Mitch Daniels is the president of Purdue University. Before his current job, he had many others. He was governor of Indiana, for instance. And White House budget director. Before those two jobs, he was chief political adviser to President Reagan. In his office at Purdue, Daniels talks with Jay about higher ed, the federal government, and more. At the end, Jay pumps Daniels for a Reagan story or two – and Daniels comes through with flying colors.

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  1. Pony Convertible Member

    In hopes that Mitch will read the comments I submit this open letter to Mitch Daniels.

    Dear Mr. Daniels,

    I am an alumnus of Purdue, as is; my wife, my father, my brother, my sister, and three sons. Purdue is largely responsible for the prosperity of my family. We are all much better people because of what we learned there. I am grateful for Purdue University.

    I am also grateful for many of the things you have done at Purdue. Strengthening the regional campus’s, and holding down tuition cost, are great things. I applaud your efforts to increase access to online courses.

    Purdue is a state school. It exists primarily to serve the people of Indiana. As you stated in the podcast, Purdue has historically served students who, “came from very modest circumstances. The kid off the farm, small town, or intercity.” My father is a typical example of this. He was a kid who took mostly vocational classes in high school, then after being honorably discharged from Army and starting a family, he decided to attend Purdue. He graduated as an Electrical Engineer.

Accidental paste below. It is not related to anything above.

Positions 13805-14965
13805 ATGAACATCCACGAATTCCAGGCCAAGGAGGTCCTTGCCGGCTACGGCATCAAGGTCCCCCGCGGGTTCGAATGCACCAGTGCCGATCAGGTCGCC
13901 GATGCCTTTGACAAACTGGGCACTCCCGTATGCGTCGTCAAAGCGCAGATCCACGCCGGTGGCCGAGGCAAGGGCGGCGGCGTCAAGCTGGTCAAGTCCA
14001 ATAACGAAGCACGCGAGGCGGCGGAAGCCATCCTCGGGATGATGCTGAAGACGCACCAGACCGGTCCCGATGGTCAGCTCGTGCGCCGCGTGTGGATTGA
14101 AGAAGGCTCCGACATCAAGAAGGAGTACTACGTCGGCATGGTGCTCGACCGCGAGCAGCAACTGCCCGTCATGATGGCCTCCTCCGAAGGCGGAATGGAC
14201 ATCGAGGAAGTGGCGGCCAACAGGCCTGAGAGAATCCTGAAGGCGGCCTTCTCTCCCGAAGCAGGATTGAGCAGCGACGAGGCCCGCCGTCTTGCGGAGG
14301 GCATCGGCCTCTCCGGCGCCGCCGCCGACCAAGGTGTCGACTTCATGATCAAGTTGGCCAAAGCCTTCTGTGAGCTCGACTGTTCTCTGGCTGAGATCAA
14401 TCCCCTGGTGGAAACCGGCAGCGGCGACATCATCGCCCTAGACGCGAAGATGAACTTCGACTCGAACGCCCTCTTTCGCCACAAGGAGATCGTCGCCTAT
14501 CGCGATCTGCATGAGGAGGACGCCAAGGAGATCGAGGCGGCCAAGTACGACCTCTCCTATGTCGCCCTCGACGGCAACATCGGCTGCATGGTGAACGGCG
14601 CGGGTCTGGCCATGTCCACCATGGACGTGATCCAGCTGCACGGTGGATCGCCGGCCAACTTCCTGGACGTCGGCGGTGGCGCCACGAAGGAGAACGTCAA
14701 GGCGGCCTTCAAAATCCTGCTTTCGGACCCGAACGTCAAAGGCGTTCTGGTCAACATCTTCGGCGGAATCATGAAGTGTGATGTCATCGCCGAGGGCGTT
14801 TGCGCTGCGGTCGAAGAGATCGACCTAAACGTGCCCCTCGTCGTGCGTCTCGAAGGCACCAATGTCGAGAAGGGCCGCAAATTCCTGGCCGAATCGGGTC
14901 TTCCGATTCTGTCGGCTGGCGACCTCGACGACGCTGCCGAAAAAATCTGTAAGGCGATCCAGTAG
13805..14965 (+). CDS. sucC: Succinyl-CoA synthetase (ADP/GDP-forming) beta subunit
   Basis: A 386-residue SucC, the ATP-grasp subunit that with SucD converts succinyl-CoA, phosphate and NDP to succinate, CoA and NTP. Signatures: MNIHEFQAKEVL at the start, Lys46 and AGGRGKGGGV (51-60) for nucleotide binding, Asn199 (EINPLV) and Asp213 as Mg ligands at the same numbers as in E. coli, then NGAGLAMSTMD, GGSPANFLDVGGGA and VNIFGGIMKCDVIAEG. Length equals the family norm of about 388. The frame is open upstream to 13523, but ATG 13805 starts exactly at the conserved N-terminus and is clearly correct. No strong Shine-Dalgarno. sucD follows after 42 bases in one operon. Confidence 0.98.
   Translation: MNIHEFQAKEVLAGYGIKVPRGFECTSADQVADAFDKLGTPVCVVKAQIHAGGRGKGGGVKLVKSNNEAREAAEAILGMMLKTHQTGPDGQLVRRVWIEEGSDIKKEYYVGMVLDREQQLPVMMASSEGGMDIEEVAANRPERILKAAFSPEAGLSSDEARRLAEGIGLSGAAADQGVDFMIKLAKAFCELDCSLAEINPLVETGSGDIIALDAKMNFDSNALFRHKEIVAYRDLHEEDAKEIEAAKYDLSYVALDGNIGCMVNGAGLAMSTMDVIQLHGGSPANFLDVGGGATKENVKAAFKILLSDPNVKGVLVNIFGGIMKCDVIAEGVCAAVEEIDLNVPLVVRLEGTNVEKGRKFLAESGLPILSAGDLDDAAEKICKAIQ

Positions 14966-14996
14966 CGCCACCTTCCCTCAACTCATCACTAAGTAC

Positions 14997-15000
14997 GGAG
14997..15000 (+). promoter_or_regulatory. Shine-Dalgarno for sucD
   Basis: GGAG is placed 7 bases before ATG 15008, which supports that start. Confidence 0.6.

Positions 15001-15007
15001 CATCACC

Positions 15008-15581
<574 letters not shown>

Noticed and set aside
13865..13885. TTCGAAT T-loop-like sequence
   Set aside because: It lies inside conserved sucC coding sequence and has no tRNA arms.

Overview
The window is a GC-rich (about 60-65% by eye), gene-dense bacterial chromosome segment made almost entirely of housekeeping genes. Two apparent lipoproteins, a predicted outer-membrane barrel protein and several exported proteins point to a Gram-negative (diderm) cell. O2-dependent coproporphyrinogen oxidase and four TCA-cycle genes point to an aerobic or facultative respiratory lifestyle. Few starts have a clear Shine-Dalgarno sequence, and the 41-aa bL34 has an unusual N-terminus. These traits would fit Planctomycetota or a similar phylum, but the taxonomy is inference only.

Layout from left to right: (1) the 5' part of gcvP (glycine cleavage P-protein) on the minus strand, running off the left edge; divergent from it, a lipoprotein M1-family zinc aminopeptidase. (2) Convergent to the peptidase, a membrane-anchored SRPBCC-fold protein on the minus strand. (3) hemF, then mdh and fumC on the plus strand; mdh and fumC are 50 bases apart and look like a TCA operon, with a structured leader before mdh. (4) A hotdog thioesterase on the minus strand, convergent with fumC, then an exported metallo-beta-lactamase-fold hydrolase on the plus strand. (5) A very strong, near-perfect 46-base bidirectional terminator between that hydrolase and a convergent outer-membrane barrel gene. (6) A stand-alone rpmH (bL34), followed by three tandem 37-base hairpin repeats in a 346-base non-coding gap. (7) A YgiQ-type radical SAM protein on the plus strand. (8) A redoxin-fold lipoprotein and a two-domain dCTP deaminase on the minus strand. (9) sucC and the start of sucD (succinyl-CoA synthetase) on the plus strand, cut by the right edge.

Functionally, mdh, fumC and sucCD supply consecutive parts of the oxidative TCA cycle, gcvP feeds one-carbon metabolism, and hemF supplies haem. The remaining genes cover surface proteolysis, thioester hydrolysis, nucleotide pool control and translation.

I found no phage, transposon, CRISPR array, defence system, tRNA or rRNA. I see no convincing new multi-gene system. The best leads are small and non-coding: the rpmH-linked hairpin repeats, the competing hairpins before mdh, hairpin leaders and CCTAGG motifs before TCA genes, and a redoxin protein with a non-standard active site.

Although I did take more math and science classes in high school than my father, I wasn’t really focused and my grades were not great, mostly B’s and C’s. Few A’s. Still, I was accepted and graduated as a Mechanical Engineer. I have my PE license and am one of only 3 Principal engineers in an Indiana startup company that now employs over 10,000 people.

    You have worked to make Purdue recognized as one of the top engineering schools of the world. This is a great, but it comes with a cost. It has increased demand, and raised the bar for admission too high for many Indiana kids who would have qualified for admission 10 or 15 years ago. I don’t think any of my family would have qualified for admission under today’s standards. I know many of my coworker kids have applied to Purdue and been rejected even though they have really good high school grades and very solid SAT scores.

    I am not proposing that Purdue lower its standards for graduation. The thing that makes a degree from Purdue so valuable is the fact that having it means you have worked very hard and cleared some very high bars.

    I want Purdue to give Indiana kids priority. Every Indiana kid who has done well enough in high school that you know they have a realistic chance of graduating should be given that chance. If there are spaces remaining for students outside of Indiana, then let them in, but only after qualified Indiana kids have been admitted. Stop recruiting the best students from all over the world, and start admitting not only Indiana’s best, and but also the 2nd best. Give kids off the Indiana farms, from small town Indiana, or from intercity Indianapolis a chance. For too many you have taken that opportunity away.

     

    • #1
    • December 20, 2019, at 7:56 AM PST
    • 2 likes